Richard Florida identifies the best areas to apply tech skills, and the reason we should all be learning them

Richard Florida may teach urban studies, rather than coding, but that doesn’t mean he’s unaware of the forces that are leading more people to learn things like UX design, web development and data science than ever before.

The best-selling author and lead contributor to the Altantic’s CityLab was the keynote speaker at Drive, a new conference hosted by The Lazaridis Institute and HockeyStick that aimed to help more entrepreneurs develop startups into “scaleups.” While many startups fail within a few years, in other words, those that grow to the scaleup phase — whether you measure that in terms of revenue, market share or some other metric — tend to become leaders in their industry.

For Florida, who made his name with his book The Rise of the Creative Class, today’s emphasis on innovating with digital technologies isn’t some kind of historical accident. It’s a growing shift he’s studied since the early 90s, since he and some colleagues began tracking the deals in Venture Capital Journal to see how innovation clusters were changing employment needs.

“We tended to use physical labour to harness raw materials — from hunter-gatherer to farming and harnessing natural resources,” he said. “The mind is now the primary means of production.”

The opportunity presented by digital technologies, in other words, is part of what gave rise to what Florida calls the “creative class” of designers, developers and other talent. According to his research, Florida said the creative class makes up 33 per cent of the workforce in Canada, and is even higher in places like Australia and Singapore.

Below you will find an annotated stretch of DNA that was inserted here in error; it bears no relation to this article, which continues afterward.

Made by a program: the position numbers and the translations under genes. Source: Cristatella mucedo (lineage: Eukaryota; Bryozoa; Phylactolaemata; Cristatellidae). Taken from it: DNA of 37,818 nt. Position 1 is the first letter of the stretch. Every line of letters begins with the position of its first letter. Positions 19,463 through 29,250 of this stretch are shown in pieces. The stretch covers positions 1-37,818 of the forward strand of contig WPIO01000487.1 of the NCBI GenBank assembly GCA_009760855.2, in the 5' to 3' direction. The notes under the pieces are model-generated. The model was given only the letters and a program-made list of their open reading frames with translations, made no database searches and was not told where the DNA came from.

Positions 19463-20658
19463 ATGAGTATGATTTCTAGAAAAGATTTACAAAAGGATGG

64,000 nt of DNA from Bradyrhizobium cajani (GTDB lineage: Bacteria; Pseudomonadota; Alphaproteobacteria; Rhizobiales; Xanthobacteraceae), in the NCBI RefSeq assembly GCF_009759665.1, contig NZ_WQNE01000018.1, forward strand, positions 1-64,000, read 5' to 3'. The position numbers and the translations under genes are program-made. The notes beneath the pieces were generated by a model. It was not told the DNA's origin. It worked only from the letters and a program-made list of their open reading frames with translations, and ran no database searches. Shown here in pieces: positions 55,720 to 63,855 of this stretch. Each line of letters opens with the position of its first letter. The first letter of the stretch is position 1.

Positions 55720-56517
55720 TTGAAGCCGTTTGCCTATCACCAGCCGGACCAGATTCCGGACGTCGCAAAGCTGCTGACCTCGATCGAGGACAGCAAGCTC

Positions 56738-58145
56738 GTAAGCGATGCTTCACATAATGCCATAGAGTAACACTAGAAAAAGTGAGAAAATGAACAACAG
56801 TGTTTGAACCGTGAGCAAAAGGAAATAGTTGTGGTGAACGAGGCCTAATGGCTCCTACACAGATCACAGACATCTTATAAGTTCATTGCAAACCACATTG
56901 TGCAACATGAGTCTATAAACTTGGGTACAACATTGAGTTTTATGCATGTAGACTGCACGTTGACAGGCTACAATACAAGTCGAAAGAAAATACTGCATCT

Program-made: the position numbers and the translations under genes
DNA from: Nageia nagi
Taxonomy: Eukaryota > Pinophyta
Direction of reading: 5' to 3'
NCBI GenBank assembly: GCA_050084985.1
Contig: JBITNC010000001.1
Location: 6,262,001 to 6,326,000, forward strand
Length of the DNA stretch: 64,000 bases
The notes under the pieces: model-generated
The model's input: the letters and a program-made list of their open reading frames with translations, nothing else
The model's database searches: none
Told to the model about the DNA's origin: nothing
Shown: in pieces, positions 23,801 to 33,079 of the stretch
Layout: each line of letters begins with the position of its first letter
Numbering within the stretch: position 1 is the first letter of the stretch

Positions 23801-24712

According to Florida, this change in talent needs has also increased the role of cities and urban areas — and not just because a lot of startups tend to gather there. He referred to the idea of “urbantech,” or sharing economy-style services like Uber and AirBnB that help city-dwellers waste less time and improve the ability to move goods and services around. Urbantech accounts for 20 per cent of all VC investment, he added, making it the largest single vertical market in tech and possibly the most likely area you might apply skills like programming, product management or data science.

“This is the thing: the city is not the platform for innovation, but the subject,” he said.

The same benefits of skilling up to become a member of the creative class may also explain the political polarization that’s happening in places like the United States, Florida suggested.

“When a third of us are members of an advantaged group, that creates tension,” he said. “We’re seeing the rise of diversity, multiculturalism, the rise of new sexualities — all of which are challenging to traditional values.”

Florida urged the Drive conference audience to avoid thinking in terms of elites vs. the disadvantaged. Instead, we should recognize that education can be transformative across almost any role or sector.

“Every human being is creative. It’s just that some of us get to use it more than others. The real challenge is, how do we tap and harness that creativity and reward that creativity of everyone?”

There may be no quick solution to this problem, but there’s no doubt it’s going to take strong programs that help all members of society learn skills that prepare them for new work. It will take tools that help them identify the best places and models to learn those skills. And for those doing the learning, it’s going to take a lot of drive.

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